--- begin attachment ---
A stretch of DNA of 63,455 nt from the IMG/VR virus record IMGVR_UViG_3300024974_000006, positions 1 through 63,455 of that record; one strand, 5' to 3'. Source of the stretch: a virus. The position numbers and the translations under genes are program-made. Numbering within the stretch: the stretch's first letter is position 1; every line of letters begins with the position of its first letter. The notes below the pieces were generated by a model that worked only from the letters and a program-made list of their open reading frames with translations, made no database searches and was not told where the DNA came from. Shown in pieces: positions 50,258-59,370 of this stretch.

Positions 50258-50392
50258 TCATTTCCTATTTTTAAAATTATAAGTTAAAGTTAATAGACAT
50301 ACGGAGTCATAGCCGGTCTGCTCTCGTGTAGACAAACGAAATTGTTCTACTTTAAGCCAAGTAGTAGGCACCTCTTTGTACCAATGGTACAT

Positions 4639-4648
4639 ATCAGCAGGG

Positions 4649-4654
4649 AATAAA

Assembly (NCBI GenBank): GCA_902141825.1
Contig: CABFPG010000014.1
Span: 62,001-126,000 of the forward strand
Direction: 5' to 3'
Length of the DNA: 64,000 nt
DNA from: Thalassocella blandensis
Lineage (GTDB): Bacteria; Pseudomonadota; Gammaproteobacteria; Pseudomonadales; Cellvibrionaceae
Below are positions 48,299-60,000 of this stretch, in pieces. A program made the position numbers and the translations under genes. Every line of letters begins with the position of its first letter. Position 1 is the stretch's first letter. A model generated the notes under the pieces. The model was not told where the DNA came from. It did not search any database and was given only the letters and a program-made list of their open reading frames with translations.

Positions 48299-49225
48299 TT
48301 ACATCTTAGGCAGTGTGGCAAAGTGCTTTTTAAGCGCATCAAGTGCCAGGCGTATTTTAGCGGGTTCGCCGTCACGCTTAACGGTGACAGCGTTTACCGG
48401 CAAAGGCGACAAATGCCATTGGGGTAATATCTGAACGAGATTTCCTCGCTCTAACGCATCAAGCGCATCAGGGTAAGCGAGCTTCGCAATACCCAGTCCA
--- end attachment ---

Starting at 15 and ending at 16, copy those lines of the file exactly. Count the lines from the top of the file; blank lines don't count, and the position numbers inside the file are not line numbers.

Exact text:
Lineage (GTDB): Bacteria; Pseudomonadota; Gammaproteobacteria; Pseudomonadales; Cellvibrionaceae
Below are positions 48,299-60,000 of this stretch, in pieces. A program made the position numbers and the translations under genes. Every line of letters begins with the position of its first letter. Position 1 is the stretch's first letter. A model generated the notes under the pieces. The model was not told where the DNA came from. It did not search any database and was given only the letters and a program-made list of their open reading frames with translations.